Scene 3: A set of servants appears before the king with greetings, “Long live the king. We have a report to make before you. Ken, whom you just let go is being mean. Do you know Shawn was owing him as well? The master says, “Yes, I do. But that was little compared to what he owed me. And that was part of the reason I let him go, so he could let Shawn go”. The servants say to him, “But Ken has arrested Shawn. Now, Shawn is in prison”. The master is mad at Ken. He orders them to go get Ken. Ken appears with his face on the ground, can’t look at the master because he is ashamed of his behavior. The master scolds him with the words, “You wicked servant! I forgave you your entire debt because you begged me to. Should you not have had pity on your fellow servant, as I had pity on you?” (Matt. 18:33). Scripture says, “Then in anger his master handed him over to the torturers until he should pay back the whole debt” (Matt. 18: 34). The master is angry in a good way. He uses his anger to teach the other servants lessons on forgiveness. 

If we go back to Peter’s question, “Lord, if my brother/sister sins against me, how often must I forgive?”, we notice the seeming challenge of forgiveness. As a Jew, Peter’s thought to follow the regular standard. The Jewish tradition places forgiveness at most three times. The prophet Amos pictures God punishing the foreign nations after only three offenses against him. Regarding Damascus, Gaza, Tyre, Edom and Ammon, God says, “For their three crimes, I will not revoke my word” (Cf. Amos 1: 3-15).  In that sense, Peter is generous enough to offer, “As many as seven times?” Seven, for Peter signifies wholeness. However, Jesus raises the forgiveness bar so high, “I say to you, not seven times but seventy-seven times”. Can we really be that forgiving? What is Christ saying to us by that statement? Forgiveness has no limit. Forgiveness can hurt the forgiver. Forgiveness is divine.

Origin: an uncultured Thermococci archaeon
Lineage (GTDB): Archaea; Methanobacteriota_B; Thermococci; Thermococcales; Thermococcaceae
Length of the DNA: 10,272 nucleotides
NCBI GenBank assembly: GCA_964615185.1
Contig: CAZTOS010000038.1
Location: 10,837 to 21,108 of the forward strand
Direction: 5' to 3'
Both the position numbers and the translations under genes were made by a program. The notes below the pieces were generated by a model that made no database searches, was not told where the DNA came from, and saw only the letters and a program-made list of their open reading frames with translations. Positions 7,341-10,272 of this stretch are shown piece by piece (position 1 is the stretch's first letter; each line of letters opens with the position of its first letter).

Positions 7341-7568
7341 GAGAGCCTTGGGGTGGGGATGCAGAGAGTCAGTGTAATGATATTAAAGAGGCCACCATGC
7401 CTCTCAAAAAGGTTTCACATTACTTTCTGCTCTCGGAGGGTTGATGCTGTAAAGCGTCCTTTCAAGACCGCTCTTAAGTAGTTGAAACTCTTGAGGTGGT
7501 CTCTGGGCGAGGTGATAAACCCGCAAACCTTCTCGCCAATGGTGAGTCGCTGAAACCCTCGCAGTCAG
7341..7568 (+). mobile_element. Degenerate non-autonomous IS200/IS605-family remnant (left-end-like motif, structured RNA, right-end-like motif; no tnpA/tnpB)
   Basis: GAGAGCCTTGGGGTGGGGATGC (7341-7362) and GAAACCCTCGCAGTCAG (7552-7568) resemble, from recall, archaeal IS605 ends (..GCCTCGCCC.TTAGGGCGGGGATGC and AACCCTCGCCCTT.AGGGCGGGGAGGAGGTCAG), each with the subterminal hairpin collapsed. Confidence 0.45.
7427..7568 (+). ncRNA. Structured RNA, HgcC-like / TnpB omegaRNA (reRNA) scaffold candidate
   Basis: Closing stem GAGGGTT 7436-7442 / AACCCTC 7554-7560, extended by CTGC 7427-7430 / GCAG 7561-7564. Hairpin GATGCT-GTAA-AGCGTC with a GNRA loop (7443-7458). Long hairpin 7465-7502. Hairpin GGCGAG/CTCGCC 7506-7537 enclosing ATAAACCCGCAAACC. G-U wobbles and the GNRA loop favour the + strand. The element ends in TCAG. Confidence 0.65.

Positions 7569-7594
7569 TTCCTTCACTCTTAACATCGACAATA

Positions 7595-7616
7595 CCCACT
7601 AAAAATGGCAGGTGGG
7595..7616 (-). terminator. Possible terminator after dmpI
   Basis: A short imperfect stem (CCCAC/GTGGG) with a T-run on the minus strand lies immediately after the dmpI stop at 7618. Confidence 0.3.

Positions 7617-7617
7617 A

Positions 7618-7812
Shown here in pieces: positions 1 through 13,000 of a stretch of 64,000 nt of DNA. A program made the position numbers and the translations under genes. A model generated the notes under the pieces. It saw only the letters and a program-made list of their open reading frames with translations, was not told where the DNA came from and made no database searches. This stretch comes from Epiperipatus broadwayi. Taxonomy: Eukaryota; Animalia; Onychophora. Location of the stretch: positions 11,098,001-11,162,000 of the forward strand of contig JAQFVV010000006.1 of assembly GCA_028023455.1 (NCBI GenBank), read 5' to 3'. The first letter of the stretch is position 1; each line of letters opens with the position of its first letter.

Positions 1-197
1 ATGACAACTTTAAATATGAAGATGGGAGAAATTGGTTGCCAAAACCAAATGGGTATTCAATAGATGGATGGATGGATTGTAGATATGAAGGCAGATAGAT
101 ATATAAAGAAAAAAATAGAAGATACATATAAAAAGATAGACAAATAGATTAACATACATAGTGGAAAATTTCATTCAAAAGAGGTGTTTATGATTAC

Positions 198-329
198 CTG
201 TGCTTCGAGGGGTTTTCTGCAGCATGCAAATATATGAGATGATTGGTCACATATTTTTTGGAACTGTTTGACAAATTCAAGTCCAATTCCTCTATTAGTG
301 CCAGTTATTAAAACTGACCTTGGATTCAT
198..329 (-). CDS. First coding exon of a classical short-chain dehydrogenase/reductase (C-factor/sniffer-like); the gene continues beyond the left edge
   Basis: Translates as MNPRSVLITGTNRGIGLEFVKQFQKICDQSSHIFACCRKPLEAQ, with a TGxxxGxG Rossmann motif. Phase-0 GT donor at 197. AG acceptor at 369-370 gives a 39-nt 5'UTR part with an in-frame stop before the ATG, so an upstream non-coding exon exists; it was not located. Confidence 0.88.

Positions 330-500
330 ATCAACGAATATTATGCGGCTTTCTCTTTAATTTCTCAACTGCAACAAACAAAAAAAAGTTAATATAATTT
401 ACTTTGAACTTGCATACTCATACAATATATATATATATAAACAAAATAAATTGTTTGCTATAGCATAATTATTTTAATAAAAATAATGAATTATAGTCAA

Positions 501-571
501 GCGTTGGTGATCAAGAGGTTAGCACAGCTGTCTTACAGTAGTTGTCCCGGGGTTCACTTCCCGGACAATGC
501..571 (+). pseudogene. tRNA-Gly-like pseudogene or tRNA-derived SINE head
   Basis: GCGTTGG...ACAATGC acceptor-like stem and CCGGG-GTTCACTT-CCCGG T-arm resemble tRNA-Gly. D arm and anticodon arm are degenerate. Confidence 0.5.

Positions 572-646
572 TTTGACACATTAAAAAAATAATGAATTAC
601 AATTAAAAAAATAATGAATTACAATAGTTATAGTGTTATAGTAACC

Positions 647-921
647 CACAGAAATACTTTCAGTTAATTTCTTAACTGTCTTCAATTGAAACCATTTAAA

In today’s world, anger is real. There are lots of hurtful feelings. There are lots of reasons to be angry. Friendships become sour. Leadership gets more selfish. Couples feel angry for betrayal, lies, infidelity. Citizens of nations feel angry, frustrated. The powerful trample on the weak. Some employers act so mean and treat employees poorly. Parents feel terrible about children’s behavior. Children are upset with parents. Different questions are asked, “Should I forgive my ex-husband, ex-wife? Should I forgive my son? Should I forgive my colleague? Should I forgive the president, governor, or anyone in authority that says and does things that get me constantly upset?” The answer lies in today’s readings. The result of anger is frustration, excess drinking, feelings of vengeance. The solution is to look for anger management therapies. That’s fine. But let us know that anger hurts more than forgiveness. Forgiveness is the divine therapy which Christ offers. 

You can only be healed of anger if you get rid of it in your heart. The more it stays there, the less you become yourself. The more you feel anger, the more of a beast you become. Take your anger to Jesus, the greatest anger management therapist, who says to God on the cross, “Father, forgive them for they know not what they do” (Lk. 23:34). In the words of Saint Paul, I say to you, “No one lives for himself only, no one dies for himself only. If we live, we live for the Lord, and if we die, we die for the Lord” (Rom. 14:8). Recognize that you live for Jesus, and let him help you take care of the cause of your anger.

May the Lord clean up the anger in our hearts and heal us with his forgiveness. Amen.